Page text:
darthy2 wrote:How about false dichotomy on your part with "it's either representative of general starfleet capabilities" or it's not. As noted in the technical manual link of the original post, there are many types of phasers. It is a hasty generalization to assume all stun settings of all phasers fall into a single category.
I'm pointing out your ST:tUC
weapon on "kill" performs unlike any other Trek
phaser. The sauce for that particular goose is that the exhibited kinetic effect
of that weapon is to center-mass (not an "unquantified fruiting to the head"), and a secondary effect, of a killing/partial disintegration shot, to boot. Do you think turning the power-level down from "kill/partial-disintegrate" would add
to the kinetic effect?
darthy2 wrote:As someone already said, there is no fixed amount of kinetic energy to knock out a stormtrooper. The scene from Star Trek 6 shows kinetic energy. I provided the scene because I was asked to. Then you committed a moving the goalpost fallacy and wanted more evidence. Kinetic energy implies motion. Every phaser beam moves, does it not? The beam can carry matter, such as when 7 of 9 configured phasers to fire borg nanoprobes. There needs to be kinetic energy in there.
How much energy do you use to move something called "nanoprobes" such that they aren't
destroyed upon launching and upon reaching the target? I'm betting it's very little (microscopic mass x significantly sub-c velocity = little kinetic energy), considering the delivery system is a beam (allowing significantly sub-c delivery time), not a "bullet". Again, I allowed for "zero or near enough (kinetic energy) to be excluded from their effectiveness as weapons." Phasers emit quasi-electrical and disintegrating-light-beams.
You leapt to the conclusion that the kinetic effect exhibited by a one-off Federation weapon (set to "kill" power levels) was sufficient to stun a stormtrooper by kinetic effect alone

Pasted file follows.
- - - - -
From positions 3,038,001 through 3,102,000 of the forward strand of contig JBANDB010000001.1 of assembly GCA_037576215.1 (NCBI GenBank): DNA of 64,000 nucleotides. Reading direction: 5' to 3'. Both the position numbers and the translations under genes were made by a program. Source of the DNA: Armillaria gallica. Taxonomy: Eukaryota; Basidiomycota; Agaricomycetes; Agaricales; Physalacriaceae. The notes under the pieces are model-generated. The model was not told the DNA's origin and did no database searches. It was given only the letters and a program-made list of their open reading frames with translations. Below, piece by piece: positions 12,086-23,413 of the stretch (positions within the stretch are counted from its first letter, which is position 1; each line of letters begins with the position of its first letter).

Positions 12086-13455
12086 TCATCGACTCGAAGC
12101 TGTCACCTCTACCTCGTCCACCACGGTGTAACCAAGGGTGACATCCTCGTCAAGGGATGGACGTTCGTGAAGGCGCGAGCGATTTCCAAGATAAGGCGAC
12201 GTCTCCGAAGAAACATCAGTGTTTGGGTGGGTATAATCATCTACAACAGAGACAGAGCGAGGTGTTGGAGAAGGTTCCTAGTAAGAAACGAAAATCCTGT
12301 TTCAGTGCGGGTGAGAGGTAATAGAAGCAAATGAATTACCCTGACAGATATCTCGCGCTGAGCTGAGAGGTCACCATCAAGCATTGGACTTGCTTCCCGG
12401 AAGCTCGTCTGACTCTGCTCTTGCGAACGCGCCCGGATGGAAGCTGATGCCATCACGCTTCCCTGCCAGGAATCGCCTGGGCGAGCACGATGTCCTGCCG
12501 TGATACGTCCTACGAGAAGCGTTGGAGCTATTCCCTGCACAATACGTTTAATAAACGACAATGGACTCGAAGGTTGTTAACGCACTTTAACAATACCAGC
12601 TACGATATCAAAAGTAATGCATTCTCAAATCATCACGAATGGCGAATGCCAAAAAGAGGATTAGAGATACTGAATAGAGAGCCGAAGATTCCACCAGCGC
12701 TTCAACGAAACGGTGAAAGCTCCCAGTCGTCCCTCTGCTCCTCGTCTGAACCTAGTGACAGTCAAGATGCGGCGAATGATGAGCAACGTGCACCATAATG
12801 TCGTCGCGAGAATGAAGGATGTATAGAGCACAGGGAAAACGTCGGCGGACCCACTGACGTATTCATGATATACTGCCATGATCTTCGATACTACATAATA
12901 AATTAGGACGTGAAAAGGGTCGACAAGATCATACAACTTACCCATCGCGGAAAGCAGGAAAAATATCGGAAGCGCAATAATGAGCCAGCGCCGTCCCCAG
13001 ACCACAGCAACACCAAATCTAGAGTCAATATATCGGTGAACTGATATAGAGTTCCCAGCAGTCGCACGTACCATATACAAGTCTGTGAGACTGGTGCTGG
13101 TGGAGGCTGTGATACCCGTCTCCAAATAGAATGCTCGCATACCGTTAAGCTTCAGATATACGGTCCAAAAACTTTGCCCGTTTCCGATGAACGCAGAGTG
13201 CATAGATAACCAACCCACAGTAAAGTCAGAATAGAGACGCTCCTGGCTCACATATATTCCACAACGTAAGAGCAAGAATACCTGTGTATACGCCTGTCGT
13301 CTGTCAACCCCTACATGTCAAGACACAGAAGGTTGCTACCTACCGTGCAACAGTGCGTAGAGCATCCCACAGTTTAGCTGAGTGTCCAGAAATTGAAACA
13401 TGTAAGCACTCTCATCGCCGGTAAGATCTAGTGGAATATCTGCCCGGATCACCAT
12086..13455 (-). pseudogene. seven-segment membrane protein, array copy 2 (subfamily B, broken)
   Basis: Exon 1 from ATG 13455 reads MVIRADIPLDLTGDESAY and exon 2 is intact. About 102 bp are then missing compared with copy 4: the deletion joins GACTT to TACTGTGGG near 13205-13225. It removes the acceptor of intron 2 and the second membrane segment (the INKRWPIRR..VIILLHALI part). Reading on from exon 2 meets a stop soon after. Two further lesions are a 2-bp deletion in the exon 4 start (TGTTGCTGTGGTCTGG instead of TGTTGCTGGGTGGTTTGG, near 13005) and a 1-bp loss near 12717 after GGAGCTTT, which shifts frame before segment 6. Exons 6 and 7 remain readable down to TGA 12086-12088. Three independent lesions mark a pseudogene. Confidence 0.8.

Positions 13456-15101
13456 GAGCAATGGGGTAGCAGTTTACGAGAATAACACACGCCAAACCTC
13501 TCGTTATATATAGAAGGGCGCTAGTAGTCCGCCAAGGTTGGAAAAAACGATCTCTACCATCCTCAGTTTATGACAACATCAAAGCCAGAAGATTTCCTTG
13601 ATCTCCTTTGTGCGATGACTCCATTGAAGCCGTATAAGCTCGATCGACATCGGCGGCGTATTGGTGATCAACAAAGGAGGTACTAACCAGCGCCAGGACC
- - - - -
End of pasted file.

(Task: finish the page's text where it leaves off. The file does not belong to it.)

. Fail. You also failed in that kinetic energy transfer is not how phasers affect targets
Memory Alpha wrote:Stun setting was the term used for non-lethal low yield settings on directed energy weapons, powerful enough to cause disorientation, unconsciousness and minor skin burns to a humanoid lifeform. (TOS: "The Man Trap"; TNG: "Samaritan Snare"; VOY: "Distant Origin")
Just in case you needed it explained how phasers do their job, "set on stun". Notice what was left out of the compiled (and verified) efforts of obsessive Trek
fans? That's right: the weapon-grade kinetic effects you want to prove
believe in. (You don't want to prove them, or you would have, you said you could!)
darthy2 wrote:When people fall back after being hit with a phaser and it's the phaser's force did that much of the time.
Unsubstantiated. I know you want it to be "and", but it really isn't. Disprove other common explanations, at least.
darthy2 wrote:It may look like it's the character doing it though. This is because you failed to apply suspension of disbelief there.
You have concluded that your hypothesis is the only
I have an alternate hypothesis: phasers, as directed energy
weapons, have brief seizure-inducing properties (a "shock") on humans and humanoids (with a central nervous system, electrically-stimulated musculature, and a dynamic - that means "unstable without constant muscular adjustments" - upright skeleton), hence humans/humanoids often fly or fall about in an uncontrolled, involuntary spasm, under their own
muscle-power, when hit. (Disclaimer: don't try this at home!) Ever touch an alternating current lead? Same principle. It fits the stun effects as described (and observed!) better than a kinetic effect we haven't
seen (except once, with a weapon never shown again.)
My hypothesis: 1) it doesn't invent necessary components not in evidence (massive, or at least harmful, kinetic effect for all phasers), 2) it supplies actual canon evidence for the phenomenon in question (described and
observed performance of phasers on stunned humans), and 3) applies those effects to humans (and their nervous systems) in a manner logically consistent with other energy (alternating current) and
human biology. In fact, "phaser hit acting" events resemble when an actor is pretending to have been hit by an electric arc, elsewhere in the show.